ExcelTips is your source for cost-effective Microsoft Excel training. This tip (5663) applies to Microsoft Excel 2007, 2010, 2013, and 2016.

Author Bio

Allen Wyatt

With more than 50 non-fiction books and numerous magazine articles to his credit, Allen Wyatt is an internationally recognized author. He is president of Sharon Parq Associates, a computer and publishing services company. ...


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What is 9 + 2?

2016-06-10 10:49:06

Stan Straatman

Hi Allen,

No way to have a defaul Row height in Excel. Solved it to one colomn with bigger font. Excel is than adjusting according that font. Make that colomnn hidden.
Change than back to Autofit Row Height.

With this you have a changed standard row hight and can make use of autofit.



2016-04-19 21:48:33


Hey Bill, thanks for this superb trick!! So simple yet so effective!! Thanks once again!


2016-04-13 09:40:52

Bill M

My spreadsheet columns are from A to K, and the font is 9 for everything. In Column L (which is outside my work area and contains no text), I selected the entire column and changed the font to 12. This allowed all of the rows in my work area to expand height-wise.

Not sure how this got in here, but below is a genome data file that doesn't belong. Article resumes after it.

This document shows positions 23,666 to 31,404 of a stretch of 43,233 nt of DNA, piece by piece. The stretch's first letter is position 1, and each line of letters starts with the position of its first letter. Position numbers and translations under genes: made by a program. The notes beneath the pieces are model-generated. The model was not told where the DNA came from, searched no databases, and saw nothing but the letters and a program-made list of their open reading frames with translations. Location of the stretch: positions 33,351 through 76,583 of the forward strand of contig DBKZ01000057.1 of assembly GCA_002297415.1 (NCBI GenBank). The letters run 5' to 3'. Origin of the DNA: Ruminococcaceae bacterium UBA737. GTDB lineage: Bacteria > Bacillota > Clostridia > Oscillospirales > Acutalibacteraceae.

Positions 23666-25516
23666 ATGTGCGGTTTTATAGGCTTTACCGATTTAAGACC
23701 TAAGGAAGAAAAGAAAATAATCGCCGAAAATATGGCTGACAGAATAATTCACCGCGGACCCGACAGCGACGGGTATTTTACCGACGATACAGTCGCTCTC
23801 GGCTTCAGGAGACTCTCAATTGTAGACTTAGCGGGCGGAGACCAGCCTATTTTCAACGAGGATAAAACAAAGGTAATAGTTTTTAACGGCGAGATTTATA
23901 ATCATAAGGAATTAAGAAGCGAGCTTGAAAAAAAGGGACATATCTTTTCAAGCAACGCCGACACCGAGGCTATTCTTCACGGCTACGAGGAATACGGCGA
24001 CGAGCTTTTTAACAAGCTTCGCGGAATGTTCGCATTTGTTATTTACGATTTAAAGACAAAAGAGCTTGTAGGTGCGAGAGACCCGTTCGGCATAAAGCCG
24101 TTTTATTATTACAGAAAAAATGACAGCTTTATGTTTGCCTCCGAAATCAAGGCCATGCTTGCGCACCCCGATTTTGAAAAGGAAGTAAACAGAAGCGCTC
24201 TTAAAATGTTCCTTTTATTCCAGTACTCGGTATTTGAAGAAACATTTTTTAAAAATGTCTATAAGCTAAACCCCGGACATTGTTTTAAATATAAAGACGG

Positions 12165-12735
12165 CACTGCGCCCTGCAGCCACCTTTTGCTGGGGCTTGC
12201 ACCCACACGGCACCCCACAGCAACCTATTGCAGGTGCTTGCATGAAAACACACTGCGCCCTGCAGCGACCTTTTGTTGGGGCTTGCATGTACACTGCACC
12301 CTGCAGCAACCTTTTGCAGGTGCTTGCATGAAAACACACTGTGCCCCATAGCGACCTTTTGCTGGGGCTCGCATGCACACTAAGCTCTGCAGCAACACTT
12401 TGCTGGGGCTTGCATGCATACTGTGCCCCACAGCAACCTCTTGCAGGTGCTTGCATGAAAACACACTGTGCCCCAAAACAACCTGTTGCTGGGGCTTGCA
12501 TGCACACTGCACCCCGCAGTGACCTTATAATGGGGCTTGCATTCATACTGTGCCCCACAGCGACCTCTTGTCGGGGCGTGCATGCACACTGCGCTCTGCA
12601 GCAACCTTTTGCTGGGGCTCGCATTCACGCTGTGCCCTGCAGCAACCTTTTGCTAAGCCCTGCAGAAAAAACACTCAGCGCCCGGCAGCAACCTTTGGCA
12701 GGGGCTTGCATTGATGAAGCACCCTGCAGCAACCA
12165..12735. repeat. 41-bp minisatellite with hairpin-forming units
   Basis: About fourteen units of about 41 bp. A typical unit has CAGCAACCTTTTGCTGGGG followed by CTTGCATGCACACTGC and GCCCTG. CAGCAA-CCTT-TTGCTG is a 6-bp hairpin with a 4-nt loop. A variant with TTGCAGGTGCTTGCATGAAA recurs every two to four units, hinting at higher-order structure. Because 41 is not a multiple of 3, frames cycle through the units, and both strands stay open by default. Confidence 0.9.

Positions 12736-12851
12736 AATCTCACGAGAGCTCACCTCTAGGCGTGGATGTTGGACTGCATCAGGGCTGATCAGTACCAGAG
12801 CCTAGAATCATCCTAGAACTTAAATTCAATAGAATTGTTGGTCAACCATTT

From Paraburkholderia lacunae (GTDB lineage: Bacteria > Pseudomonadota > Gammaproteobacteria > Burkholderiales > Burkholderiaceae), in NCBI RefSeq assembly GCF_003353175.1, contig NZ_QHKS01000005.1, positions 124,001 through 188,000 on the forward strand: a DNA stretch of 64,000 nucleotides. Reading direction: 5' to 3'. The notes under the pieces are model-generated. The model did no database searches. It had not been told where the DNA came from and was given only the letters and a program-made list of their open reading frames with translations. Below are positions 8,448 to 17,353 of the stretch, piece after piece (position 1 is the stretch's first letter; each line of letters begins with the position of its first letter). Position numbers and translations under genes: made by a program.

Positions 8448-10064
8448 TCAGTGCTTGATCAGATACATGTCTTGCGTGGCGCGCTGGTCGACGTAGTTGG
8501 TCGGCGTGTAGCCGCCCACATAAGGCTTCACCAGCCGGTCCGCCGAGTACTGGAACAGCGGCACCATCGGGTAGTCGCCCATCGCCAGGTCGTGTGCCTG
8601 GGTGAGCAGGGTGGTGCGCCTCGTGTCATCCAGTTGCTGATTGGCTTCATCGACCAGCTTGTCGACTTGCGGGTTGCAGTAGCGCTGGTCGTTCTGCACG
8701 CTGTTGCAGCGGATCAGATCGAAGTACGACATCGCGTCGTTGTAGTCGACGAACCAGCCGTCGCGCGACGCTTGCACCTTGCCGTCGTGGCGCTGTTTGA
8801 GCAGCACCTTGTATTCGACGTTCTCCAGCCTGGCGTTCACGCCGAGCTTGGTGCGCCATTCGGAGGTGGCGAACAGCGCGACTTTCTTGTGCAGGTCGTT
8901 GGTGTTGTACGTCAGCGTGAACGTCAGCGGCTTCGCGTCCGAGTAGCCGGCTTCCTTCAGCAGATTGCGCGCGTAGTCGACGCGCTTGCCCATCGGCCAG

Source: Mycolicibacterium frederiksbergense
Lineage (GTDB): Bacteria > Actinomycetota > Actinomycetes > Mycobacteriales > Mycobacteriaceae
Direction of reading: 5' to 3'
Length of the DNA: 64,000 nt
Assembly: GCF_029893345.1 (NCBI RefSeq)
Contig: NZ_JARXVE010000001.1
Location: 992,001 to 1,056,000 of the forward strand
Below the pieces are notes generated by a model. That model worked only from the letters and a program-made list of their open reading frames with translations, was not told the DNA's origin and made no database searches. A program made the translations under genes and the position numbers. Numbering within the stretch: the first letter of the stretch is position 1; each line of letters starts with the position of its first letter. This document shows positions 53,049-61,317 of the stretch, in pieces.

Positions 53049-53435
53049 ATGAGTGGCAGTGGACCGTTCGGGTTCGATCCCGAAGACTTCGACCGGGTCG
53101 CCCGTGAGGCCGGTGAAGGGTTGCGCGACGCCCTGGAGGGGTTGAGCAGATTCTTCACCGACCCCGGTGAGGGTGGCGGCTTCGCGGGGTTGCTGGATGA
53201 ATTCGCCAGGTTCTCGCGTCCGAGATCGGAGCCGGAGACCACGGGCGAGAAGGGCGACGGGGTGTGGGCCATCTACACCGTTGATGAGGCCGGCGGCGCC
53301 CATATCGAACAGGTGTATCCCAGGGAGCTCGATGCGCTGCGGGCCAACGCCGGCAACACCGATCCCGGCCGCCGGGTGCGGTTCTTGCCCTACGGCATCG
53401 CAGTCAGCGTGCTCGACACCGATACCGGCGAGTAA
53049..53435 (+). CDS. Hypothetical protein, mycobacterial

2016-03-04 14:30:42

Morris Manning

If working with merged cells, this works for me. Place in appropriate sheet, set intersect ranges and set NewRhHt to desired factor.

Private Sub Worksheet_Change(ByVal Target As Range)
''Excel does not have a feature which autofits row heights on merged cells.
''This macro does perform an autofit of row heights on designated merged cells.
''Adapted from Jim Reck by Greg Wilson, with modifications suggested in a blog _
by Debra Dalgleish with comments by "Smallman", (Ozfrid MVP) and others.

Dim NewRwHt As Single
Dim cWdth As Single, MrgeWdth As Single
Dim c As Range, cc As Range
Dim ma As Range

'Substitute one or more cell address below representing merged ranges where row height will be automatically _